Parliament Sacred Music Concert and coffee

by Moira Ashleigh

The Sacred music concert is often a high point of the Parliament of the World’s Religions. Many accomplished musicians and performing artists from different religions present a sample of their music for participants in the Parliament. This year the concert was close to 5 hours long, on Sunday night, and felt like a marathon after a long day of networking and workshop attendance.

There were several performers from Austrilia, including some indigenous performance (Wurundjeri People, Yolgnu Clan), as well as Hindu, Bahá’í, Muslim, Vedic, Gyuoto, Jewish, Ainu, Sephardic Tradition, New Thought Christian, Christian, Zoroastrian, Nasheed, Sikh, Indian Classical, Native American, and Sufi performers. The concert started with Didgeridoo song of welcome and ended with a traditional Aboriginal song and dance. Interesting thing to note, almost every performance or large group session in Australia begins with a thank you to the original inhabitants of this land. In the Botanical Gardens of Melbourne there is an area, Long Island, which speaks of how the river was once the home of the original inhabitants and describes how they lived on and with the land before the colonization of this country.

Earlier that day Michael York was on a panel, In Search of a Sustainable Pathway, where he spoke of Paganism turning back again to older practices with newness to reclaim, reshape and re-evaluate. He also stressed how we hold the sacred as immanent, tangible and pluralistic; while also accepting magic or enchantment as intrinsic to our corporal existence. Michael sees Paganism as polytheistic and an example of toleration, pluralism and cooperation. He questions if non-polytheistic religions can reciprocate, but feels there needs to be a place for every voice at the table.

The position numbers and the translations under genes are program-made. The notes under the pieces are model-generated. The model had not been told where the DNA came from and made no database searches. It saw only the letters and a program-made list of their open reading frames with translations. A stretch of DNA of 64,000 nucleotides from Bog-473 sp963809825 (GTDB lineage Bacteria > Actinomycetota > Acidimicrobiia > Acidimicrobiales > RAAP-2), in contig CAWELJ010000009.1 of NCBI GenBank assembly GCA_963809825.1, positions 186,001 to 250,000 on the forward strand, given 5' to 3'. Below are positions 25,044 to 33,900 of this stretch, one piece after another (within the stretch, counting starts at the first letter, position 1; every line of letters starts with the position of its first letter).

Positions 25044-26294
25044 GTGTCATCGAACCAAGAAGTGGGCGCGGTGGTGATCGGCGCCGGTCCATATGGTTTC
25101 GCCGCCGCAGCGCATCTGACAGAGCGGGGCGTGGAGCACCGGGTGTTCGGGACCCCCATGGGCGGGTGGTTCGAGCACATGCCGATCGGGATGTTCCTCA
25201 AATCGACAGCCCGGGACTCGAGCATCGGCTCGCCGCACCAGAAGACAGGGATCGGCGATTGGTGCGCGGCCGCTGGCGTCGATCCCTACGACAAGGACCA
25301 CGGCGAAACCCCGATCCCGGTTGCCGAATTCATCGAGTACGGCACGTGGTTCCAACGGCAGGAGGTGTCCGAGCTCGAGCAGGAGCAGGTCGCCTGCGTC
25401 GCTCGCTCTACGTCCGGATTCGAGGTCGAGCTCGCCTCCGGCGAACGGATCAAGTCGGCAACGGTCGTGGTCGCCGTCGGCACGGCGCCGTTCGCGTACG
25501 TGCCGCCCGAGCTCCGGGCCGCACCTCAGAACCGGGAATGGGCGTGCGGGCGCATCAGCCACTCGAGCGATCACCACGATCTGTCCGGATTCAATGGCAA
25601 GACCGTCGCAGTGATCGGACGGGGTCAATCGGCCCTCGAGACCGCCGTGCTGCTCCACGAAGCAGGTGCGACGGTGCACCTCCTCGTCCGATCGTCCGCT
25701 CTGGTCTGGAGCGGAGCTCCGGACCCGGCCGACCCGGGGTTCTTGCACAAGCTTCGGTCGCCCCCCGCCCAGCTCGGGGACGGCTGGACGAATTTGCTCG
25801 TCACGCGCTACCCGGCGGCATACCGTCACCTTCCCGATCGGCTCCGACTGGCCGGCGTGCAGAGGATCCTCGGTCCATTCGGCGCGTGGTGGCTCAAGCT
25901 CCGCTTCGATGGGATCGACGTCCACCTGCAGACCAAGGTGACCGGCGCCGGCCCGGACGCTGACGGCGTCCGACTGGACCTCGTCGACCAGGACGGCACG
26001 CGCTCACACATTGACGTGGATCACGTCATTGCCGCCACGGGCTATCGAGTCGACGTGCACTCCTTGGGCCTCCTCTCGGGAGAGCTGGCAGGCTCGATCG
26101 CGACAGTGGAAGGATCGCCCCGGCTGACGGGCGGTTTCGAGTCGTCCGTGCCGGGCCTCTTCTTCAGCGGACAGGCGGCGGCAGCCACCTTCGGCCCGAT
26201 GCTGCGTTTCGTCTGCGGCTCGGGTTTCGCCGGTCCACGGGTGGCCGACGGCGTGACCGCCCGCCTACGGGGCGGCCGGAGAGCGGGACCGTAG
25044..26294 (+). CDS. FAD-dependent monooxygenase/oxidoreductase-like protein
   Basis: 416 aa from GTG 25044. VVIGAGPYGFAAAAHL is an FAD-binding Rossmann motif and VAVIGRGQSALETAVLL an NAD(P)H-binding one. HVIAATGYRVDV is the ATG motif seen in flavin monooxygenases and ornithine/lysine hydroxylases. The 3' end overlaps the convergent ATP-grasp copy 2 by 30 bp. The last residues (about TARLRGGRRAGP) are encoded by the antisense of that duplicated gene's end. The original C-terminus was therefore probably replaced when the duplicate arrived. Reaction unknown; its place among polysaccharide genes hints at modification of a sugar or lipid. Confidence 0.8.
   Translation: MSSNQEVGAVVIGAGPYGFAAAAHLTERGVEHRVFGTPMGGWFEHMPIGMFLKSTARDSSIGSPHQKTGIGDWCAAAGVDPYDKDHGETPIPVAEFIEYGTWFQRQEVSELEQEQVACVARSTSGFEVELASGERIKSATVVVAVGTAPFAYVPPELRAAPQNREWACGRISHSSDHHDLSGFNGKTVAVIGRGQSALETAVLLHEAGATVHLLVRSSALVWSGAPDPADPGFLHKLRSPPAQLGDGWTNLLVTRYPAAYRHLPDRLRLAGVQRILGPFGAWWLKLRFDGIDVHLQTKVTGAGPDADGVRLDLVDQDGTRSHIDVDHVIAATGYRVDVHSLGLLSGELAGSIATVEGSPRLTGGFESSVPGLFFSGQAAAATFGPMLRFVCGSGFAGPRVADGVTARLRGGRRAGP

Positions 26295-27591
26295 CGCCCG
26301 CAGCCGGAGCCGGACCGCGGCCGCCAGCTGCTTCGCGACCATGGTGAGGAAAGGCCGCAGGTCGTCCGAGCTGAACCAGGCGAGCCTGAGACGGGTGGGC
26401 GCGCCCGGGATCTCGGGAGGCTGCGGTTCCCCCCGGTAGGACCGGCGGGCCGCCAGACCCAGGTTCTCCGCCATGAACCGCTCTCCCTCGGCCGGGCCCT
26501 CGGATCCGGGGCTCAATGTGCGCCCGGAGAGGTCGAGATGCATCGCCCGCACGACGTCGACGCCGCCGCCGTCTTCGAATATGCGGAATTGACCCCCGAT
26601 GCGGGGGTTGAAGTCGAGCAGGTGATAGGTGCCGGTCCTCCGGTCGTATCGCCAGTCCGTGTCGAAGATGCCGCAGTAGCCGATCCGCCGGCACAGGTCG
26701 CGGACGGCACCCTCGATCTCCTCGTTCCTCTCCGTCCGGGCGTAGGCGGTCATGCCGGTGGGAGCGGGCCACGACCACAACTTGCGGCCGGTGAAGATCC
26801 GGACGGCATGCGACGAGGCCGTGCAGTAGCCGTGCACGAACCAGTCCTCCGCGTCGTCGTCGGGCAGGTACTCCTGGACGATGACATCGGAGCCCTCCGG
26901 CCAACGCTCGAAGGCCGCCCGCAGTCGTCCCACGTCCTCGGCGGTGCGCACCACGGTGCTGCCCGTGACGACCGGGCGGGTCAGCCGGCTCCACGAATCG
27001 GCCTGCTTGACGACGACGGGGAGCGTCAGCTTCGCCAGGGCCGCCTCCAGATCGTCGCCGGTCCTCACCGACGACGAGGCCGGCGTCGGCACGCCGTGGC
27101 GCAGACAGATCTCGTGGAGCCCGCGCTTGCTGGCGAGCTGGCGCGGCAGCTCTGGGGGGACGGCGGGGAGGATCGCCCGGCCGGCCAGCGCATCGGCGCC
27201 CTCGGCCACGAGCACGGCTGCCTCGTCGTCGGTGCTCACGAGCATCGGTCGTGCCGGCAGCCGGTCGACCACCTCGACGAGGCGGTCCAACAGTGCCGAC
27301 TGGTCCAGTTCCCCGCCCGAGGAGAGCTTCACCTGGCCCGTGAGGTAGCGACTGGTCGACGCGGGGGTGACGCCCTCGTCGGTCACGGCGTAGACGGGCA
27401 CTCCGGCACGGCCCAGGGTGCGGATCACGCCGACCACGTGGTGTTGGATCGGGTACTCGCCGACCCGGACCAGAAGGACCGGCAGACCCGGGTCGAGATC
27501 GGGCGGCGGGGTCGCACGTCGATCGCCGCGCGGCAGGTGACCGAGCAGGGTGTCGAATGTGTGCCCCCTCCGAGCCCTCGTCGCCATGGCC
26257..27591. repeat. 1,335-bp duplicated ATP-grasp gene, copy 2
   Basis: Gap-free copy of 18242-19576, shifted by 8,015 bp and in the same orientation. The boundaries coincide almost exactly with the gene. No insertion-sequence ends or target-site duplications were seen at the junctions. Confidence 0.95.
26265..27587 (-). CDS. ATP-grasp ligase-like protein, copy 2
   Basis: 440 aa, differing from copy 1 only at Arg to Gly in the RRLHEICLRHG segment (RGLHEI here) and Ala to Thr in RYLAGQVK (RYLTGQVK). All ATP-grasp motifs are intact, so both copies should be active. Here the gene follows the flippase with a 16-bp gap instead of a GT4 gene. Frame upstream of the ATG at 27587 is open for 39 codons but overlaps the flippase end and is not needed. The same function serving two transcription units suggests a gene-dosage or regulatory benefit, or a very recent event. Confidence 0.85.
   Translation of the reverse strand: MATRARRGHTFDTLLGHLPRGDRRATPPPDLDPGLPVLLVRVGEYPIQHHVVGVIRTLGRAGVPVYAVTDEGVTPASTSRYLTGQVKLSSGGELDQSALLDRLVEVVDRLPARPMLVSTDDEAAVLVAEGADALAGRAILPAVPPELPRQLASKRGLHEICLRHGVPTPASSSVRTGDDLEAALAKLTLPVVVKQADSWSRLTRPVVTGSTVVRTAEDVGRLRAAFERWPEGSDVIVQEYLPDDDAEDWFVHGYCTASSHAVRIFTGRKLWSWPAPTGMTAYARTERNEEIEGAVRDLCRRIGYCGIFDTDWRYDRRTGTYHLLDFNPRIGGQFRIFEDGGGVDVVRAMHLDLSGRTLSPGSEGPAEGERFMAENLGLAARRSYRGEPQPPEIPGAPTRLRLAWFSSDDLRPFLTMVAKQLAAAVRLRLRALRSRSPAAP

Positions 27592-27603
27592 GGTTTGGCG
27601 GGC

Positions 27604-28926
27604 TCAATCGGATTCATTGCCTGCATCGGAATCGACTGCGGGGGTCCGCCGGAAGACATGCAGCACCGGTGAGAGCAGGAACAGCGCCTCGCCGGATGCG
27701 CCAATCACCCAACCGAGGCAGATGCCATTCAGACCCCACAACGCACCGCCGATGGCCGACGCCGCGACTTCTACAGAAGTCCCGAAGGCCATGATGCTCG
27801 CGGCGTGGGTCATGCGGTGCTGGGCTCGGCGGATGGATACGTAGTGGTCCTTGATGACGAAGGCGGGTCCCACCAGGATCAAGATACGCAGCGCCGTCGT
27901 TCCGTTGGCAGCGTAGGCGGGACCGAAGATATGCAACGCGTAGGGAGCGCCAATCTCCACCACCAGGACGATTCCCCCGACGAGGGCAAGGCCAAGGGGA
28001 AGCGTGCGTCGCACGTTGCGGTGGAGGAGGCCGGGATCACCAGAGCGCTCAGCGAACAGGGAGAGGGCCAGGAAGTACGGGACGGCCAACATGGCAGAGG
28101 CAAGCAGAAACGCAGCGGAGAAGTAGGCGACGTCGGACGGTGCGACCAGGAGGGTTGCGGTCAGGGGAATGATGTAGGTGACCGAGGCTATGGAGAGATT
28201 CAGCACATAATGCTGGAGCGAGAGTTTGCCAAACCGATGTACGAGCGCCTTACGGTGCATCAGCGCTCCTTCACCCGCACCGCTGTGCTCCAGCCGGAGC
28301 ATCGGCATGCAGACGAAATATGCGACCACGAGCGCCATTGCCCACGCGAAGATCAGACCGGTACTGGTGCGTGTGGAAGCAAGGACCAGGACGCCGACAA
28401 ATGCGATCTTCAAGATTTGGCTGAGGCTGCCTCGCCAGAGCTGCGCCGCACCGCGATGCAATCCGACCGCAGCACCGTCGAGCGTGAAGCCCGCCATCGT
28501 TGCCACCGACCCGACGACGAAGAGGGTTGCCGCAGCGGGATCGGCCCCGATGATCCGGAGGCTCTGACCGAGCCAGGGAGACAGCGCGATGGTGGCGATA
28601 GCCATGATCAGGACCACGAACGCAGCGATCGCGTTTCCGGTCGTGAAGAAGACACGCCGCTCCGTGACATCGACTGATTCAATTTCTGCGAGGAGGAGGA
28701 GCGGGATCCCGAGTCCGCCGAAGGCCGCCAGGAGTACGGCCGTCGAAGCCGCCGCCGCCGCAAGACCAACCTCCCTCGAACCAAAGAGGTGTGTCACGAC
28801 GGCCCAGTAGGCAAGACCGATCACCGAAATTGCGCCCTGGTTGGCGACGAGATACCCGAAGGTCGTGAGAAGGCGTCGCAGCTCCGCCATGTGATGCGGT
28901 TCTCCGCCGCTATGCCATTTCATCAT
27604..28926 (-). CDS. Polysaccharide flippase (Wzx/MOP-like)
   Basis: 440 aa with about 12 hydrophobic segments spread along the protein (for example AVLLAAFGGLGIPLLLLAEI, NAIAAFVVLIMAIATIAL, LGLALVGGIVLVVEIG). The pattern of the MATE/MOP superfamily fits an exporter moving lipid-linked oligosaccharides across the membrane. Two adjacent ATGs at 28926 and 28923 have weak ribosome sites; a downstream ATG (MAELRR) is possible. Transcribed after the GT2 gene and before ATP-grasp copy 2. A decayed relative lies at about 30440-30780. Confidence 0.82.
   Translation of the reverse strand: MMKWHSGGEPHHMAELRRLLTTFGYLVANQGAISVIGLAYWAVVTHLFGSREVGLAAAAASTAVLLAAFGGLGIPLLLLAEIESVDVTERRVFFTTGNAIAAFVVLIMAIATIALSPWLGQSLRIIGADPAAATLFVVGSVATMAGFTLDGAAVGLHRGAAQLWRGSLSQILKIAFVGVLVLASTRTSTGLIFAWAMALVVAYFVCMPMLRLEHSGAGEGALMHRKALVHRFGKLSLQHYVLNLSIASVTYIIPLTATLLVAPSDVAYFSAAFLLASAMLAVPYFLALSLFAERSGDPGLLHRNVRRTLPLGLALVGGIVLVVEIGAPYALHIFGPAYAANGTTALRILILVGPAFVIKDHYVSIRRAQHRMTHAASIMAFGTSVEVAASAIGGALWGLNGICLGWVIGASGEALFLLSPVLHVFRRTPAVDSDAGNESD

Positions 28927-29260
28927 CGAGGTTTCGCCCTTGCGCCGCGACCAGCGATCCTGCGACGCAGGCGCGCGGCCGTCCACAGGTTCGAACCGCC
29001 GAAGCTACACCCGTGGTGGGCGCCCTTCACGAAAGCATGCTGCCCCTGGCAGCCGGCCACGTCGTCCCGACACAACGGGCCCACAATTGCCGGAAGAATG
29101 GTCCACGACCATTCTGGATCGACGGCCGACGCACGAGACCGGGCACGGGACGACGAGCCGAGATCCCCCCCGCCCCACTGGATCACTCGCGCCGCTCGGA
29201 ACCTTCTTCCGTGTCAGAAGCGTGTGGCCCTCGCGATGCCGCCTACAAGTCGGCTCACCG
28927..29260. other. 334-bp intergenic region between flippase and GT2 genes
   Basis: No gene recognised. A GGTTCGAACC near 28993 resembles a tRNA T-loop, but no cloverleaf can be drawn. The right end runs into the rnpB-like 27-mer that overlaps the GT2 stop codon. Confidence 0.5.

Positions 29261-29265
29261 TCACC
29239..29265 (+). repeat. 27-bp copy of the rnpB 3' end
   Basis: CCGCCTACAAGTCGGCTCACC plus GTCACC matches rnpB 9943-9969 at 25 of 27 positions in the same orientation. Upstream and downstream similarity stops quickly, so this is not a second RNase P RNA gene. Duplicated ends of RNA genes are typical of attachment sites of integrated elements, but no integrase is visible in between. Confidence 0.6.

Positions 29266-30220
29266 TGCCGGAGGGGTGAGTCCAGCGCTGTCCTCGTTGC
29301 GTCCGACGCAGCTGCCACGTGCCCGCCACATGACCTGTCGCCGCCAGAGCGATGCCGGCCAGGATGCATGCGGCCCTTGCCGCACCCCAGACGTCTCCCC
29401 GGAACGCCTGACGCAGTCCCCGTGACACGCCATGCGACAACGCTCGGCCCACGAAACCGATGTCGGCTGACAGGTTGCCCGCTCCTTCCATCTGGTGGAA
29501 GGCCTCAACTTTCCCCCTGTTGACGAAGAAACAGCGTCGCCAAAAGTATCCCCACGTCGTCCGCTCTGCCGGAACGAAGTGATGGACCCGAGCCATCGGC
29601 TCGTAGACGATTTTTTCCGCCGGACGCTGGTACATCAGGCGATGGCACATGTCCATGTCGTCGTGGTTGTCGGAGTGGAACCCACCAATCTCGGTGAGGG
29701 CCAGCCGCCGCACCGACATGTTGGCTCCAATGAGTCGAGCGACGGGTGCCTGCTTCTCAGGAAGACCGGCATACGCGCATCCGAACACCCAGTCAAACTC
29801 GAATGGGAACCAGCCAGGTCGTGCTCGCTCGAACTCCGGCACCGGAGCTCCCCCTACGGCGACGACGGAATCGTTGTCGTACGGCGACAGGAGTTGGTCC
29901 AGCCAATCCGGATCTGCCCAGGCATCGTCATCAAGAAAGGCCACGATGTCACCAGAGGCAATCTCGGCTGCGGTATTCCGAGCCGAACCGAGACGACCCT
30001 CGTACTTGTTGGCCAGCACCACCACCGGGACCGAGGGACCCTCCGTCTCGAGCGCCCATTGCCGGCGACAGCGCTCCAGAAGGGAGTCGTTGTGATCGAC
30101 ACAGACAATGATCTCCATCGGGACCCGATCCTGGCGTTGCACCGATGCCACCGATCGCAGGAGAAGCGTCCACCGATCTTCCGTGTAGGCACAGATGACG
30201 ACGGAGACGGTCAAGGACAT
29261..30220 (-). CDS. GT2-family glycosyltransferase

The EarthSpirit group has only managed to have one dinner together, out on the patio of a restaurant with overhead heaters that are lit to ward off the chill. Many of us find the costs here high in the city and are often eating in the rooms we share. Right now the Australian dollar almost equals the American dollar. The average meal near the conference center is $30 for dinner, sandwiches are often $10, and coffee between $4 and $5. Coffee choices are either Long Dark (tall espresso), Flat White (small amount of espresso with lots of steamed cream) and Cappuccino (with chocolate shaken on the top), quite delicious. They call their low fat milk “Skinny” here versus New Zealand which uses “Trim”. They also call their cheddar cheese Tasty and Extra Tasty. But despite the name differences, it is very much easier getting around in a country that speaks English. Plus the food here has been delicious and nutritious, and we have not seen very many American chains at all.

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